will. Oih. Lie with her! lie on her !-We say lie on her, when they belie her. Lie with her! that's fulsome. -Handkerchief, — confessions, — handkerchief. — To confess, and be hanged for his labor. First to be hanged, and then to confess : -I tremble at it. Nature would not invest herself in such shadowing passion, without some instruction. It is not words that shake me thus.—Pish !—Noses, ears, and lips.—Is it possible ? — Confess!-Handkerchief!-0 devil!

[Falls in a trance. Iago. Work on, My medicine, work! Thus credulous fools

caught; 1 For supplied, Theobald would here read suppled, i. e. softened, subdued. Steevens thinks that supplied is the true reading, and with a sense that may be collected from the following passage in Measure for Measure :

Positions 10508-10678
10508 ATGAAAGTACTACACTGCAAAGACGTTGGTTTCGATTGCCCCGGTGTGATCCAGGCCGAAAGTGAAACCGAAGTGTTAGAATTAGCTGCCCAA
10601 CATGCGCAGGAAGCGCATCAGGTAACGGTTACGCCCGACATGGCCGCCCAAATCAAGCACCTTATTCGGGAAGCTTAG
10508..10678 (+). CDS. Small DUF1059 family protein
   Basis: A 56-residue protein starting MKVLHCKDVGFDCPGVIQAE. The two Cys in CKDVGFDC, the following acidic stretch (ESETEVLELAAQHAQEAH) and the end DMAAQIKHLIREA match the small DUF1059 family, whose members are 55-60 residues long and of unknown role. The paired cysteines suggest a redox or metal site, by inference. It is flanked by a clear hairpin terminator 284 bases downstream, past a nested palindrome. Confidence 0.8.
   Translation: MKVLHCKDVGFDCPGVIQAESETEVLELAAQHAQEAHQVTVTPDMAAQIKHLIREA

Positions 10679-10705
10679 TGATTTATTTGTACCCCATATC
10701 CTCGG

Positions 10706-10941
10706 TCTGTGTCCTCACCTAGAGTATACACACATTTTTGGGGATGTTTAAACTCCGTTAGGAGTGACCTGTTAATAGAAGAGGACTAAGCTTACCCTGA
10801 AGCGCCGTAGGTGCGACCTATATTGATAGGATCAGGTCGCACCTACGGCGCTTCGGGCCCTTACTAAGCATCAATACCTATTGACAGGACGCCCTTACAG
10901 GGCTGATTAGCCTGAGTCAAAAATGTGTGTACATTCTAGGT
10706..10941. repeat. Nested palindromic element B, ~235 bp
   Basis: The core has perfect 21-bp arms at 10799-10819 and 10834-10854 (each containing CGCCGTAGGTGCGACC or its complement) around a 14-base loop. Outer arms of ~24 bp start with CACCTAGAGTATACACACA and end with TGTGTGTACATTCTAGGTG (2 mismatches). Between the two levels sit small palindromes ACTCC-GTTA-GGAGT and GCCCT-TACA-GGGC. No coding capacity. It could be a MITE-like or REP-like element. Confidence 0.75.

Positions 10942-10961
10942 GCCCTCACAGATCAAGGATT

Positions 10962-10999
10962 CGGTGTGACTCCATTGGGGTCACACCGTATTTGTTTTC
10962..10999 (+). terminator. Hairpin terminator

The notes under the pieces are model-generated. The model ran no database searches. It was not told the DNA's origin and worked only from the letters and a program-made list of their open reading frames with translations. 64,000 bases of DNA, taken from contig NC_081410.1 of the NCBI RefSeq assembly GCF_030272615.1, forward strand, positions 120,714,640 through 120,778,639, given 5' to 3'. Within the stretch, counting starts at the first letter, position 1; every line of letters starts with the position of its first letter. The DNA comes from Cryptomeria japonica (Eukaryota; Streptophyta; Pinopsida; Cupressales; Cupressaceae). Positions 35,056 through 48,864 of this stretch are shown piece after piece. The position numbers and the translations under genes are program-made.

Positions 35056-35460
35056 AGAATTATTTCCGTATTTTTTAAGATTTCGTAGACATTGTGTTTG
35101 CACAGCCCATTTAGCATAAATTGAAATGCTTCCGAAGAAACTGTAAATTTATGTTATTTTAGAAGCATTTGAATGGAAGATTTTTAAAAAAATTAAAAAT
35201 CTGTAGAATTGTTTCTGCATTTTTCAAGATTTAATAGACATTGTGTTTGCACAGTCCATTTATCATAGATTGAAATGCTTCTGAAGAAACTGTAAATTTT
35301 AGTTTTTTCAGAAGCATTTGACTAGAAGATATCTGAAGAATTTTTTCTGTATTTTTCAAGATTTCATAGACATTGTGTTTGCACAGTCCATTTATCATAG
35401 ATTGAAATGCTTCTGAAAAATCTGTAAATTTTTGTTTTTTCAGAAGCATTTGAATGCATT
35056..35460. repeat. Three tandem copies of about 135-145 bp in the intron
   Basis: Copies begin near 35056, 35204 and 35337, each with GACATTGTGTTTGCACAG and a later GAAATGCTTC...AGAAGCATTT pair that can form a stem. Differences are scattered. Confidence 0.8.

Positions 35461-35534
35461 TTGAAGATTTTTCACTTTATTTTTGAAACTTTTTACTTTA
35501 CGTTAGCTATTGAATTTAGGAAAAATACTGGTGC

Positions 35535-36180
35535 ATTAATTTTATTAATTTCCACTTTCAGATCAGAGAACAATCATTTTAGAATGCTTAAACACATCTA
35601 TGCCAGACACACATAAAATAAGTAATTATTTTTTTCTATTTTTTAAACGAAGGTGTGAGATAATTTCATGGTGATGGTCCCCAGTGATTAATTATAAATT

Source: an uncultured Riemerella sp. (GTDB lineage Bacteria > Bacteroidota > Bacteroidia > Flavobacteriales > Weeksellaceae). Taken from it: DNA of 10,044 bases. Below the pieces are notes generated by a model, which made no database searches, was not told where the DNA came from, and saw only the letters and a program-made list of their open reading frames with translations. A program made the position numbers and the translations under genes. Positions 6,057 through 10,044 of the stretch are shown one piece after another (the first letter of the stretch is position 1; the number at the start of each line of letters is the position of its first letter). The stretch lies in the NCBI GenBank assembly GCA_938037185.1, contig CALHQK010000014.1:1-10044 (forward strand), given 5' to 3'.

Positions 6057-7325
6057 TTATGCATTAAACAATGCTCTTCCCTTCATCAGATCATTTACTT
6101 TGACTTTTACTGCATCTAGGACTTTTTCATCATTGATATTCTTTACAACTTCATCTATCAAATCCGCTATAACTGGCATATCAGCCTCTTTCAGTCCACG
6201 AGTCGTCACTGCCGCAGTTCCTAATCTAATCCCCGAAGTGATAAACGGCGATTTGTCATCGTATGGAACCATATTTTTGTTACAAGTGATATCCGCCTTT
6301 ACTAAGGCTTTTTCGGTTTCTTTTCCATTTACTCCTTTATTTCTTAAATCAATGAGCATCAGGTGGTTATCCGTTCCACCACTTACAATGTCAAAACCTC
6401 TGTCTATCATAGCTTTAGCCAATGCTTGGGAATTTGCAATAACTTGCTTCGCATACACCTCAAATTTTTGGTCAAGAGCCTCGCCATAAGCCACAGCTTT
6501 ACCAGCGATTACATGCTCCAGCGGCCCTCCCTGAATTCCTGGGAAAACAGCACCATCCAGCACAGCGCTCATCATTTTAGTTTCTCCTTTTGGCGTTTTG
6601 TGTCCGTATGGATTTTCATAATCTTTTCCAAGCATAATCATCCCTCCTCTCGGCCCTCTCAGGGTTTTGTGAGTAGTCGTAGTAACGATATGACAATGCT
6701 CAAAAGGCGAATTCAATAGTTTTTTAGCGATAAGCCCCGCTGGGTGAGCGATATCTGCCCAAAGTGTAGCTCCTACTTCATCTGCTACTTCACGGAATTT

“ And did supply thee at the summer-house." 2 What remains of this speech, from to confess, is wanting in the 4to.

3 “The starts and broken reflections in this speech (says Warburton) have something in them very terrible, and show the mind of the speaker to be in inexpressible agonies.”.

There is a difference of opinion between the commentators; some thinking, with Warburton, that the words “ Nature would not invest herself in such shadowing passion, without some instruction," allude to his own feelings; others, that they advert to the story about Cassio's dream, which had been invented and told him by Iago.

are

And many worthy and chaste dames, even thus,
All guiltless meet reproach.—What, ho! my lord !

Enter Cassio.
My lord, 1 say! Othello! How now, Cassio ?

Cas. What is the matter?

Iago. My lord is fallen into an epilepsy;
This is his second fit; he had one yesterday.

Cas. Rub him about the temples.
Iago.

No, forbear.
The lethargy must have his quiet course;
If not, he foams at mouth; and, by and by,
Breaks out to savage madness. Look, he stirs.
Do you withdraw yourself a little while,
He will recover straight; when he is gone,